Learn more about these alternatives in our How-to Super Guide to Pay Off Debt.
Common Mistakes to Avoid
If you have a student loan and are considering loan forgiveness or other types of settlement plans, be careful to avoid these common mistakes:
- Timing — If you opt to consolidate your loans in an attempt to repay them and then later look for a loan forgiveness program, make sure the timing is right. Loan forgiveness programs often require a period of qualified payments and the consolidation process restarts the clock on those payments, which may make you ineligible for the program.
- Amount — Paying down your debt ahead of schedule seems like a good plan, but if you are planning to apply for debt forgiveness, you could end up repaying money that would have been forgiven. Discuss your needs and goals with a financial professional or a credit counselor to understand what are the best options for you.
- Interest Rates — If you choose to consolidate or take out a different loan, make sure you understand the interest rate. The interest rate may only be lower for a period of time. And if this is the case then you want to make sure that the interest rate after the promotional period will be better than your current loan’s interest rate.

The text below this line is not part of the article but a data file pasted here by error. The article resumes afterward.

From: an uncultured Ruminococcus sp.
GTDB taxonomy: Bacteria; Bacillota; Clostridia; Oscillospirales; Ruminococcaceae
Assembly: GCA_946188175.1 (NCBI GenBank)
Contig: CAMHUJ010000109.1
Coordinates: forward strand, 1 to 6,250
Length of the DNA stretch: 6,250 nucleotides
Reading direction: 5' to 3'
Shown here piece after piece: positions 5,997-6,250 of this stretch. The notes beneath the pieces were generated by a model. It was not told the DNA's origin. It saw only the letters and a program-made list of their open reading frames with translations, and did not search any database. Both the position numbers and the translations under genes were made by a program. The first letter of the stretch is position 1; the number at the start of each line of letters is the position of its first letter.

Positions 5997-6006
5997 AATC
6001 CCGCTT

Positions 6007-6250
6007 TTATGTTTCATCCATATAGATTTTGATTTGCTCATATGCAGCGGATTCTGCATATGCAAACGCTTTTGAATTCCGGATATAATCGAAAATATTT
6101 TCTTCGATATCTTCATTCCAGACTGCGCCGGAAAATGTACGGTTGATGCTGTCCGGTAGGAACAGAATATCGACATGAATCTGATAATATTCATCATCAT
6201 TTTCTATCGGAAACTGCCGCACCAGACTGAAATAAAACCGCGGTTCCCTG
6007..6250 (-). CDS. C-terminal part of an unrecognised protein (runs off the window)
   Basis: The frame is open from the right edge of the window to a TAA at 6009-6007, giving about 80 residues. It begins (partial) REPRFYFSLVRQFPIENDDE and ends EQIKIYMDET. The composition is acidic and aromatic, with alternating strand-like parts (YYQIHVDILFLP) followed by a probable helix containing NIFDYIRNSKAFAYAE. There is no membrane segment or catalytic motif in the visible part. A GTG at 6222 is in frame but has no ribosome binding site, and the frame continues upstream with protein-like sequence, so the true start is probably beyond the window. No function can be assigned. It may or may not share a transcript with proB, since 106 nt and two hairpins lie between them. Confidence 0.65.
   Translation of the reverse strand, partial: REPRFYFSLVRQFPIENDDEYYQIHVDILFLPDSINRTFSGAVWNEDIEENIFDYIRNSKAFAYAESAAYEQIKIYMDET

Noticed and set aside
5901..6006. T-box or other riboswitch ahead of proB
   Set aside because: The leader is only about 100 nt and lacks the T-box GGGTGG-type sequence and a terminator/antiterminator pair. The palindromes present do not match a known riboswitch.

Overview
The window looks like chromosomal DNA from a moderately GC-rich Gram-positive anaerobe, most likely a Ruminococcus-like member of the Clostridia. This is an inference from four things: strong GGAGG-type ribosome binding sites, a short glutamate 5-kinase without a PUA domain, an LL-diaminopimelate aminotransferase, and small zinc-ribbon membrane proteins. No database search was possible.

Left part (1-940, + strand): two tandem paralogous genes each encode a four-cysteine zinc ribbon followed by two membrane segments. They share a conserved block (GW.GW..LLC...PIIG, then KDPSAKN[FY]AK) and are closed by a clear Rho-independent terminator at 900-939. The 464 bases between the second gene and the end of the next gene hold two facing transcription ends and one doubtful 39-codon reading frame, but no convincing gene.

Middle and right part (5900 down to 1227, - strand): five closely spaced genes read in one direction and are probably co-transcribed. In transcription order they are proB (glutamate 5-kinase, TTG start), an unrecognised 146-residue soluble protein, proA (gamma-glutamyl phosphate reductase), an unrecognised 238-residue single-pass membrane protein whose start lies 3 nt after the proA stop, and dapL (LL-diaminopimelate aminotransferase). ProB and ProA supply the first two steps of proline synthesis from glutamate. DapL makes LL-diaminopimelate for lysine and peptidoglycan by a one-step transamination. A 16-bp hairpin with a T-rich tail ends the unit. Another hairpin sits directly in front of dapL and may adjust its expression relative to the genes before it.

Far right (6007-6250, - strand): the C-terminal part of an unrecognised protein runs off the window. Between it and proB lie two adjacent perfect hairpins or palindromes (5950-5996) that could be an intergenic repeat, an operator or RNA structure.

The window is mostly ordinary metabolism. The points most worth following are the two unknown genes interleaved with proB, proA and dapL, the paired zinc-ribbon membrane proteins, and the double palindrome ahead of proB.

Loan Forgiveness Is Possible, But Only for Certain Situations
Loan forgiveness programs are an option to help address debt but is primarily only used for student loan debt. And keep in mind that it is only available to select individuals.
Other alternatives, like debt consolidation or settlements, can provide a way to address debt problems for borrowers who are not eligible for loan forgiveness, but these solutions may impact your credit ratings. These options should only be considered as a last resort if saving, debt management programs and/or traditional repayment methods are not working.